Breach of license agreements. WPL argued that summary judgment against it was inappropriate on the breach of license agreements, because the contractual terms "reverse engineering" and "non-production" were ambiguous. The court rejected the argument, in both cases turning to dictionary definitions, and found there was no ambiguity here. Regarding "reverse engineering," WPL argued that the phrase has a narrow meaning, restricting only "decompiling or otherwise accessing and recreating the source code of a program." By contrast, SAS favored a broader definition that would encompass any attempt "to analyze a product to learn the details of its design, construction, or production in order to produce a copy or improved version."

The court found SAS’s definition was consistent with the ordinary English meaning of the words, and WPL did not point to any technical dictionaries that included its narrower interpretation. Moreover, the broad definition gives effect to every word in the contract, consistent with North Carolina law on contract interpretation. Finally, the court rejected turning to extrinsic evidence in the absence of any ambiguity. WPL analyzed the Learning Edition to learn how it worked in order to better recreate its functionality in its own product, and therefore summary judgment on breach of the Learning Edition agreements was affirmed.

Regarding the "non-production purposes" limitation, the court agreed with the trial court’s interpretation of the phrase to forbid "the creation or manufacture of commercial goods." The court again relied on dictionary definitions.

Injunctive relief. The court rejected SAS’s claims for injunctive relief on several grounds. First, the award of over $79 million "is already going to catch WPL’s attention in any future calculation of risk irrespective of an injunction," and therefore it will deter future violations. SAS failed to demonstrate irreparable injury. The compensatory award included not only past damages, but anticipated future damages. An injunction was not warranted on grounds that WPL could not pay damages, or enforcement would be difficult – if anything an injunction "would frustrate, rather than facilitate, WPL’s ability to pay damages." SAS did not offer detailed or meaningful information about WPL’s financial condition. Nor did SAS meet its burden of demonstrating the impossibility of enforcing its judgment in the U.K. Finally, "To hold that the possessor of a $79 million judgment has received an inadequate remedy would be astonishing." The court could not ignore the hardships an injunction would place on WPL’s ability to operate in the future. Finally, an injunction would hurt WPL’s existing customers who would have to migrate to SAS, so the public interest disfavors an injunction.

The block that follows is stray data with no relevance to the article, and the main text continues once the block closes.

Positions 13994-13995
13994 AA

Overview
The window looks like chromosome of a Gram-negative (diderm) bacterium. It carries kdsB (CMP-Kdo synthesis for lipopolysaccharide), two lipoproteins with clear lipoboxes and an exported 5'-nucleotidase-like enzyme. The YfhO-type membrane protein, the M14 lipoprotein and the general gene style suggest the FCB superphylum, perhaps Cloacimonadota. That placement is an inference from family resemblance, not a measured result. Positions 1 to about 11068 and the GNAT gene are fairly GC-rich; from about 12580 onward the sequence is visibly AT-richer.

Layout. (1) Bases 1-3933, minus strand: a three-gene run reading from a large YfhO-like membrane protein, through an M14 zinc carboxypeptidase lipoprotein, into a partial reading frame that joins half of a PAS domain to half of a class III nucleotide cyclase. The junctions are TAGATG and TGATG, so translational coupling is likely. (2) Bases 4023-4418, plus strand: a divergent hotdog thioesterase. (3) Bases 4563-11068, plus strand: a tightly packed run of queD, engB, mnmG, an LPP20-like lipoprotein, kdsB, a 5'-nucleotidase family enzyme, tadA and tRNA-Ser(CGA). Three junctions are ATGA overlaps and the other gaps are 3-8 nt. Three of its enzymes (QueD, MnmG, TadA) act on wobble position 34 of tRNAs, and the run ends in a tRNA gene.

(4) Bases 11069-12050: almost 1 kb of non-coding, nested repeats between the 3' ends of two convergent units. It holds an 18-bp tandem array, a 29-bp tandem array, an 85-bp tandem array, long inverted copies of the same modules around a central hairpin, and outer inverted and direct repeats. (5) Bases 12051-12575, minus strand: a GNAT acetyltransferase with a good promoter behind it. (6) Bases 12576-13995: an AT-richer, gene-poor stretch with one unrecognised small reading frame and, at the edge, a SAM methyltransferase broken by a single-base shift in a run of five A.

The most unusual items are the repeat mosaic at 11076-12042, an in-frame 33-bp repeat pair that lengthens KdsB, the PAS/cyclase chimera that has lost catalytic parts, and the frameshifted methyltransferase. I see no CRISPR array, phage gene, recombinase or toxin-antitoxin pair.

Copyright claim. "To begin, it is far from certain that the district court made an error of law by granting summary judgment to WPL on SAS’s copyright claim," the court said. This case involves a murky area, where WPL copied functionality, which may not be copyrightable, as opposed to copying source code. Even if the copyright claim prevailed, the additional equitable factors, discussed above, would still disfavor injunctive relief. Since the only additional remedy that SAS could obtain with a copyright claim is injunctive relief, the court dismissed the copyright claim as moot.

The case is No. 16-1857.

Attorneys: Raymond Michael Bennett (Womble Carlyle Sandridge & Rice, PLLC) for SAS Institute, Inc. Wayne F. Dennison (Brown Rudnick LLP) for World Programming Ltd.

Companies: SAS Institute, Inc.; World Programming Ltd.

MainStory: TopStory Copyright TechnologyInternet MarylandNews NorthCarolinaNews SouthCarolinaNews VirginiaNews WestVirginiaNews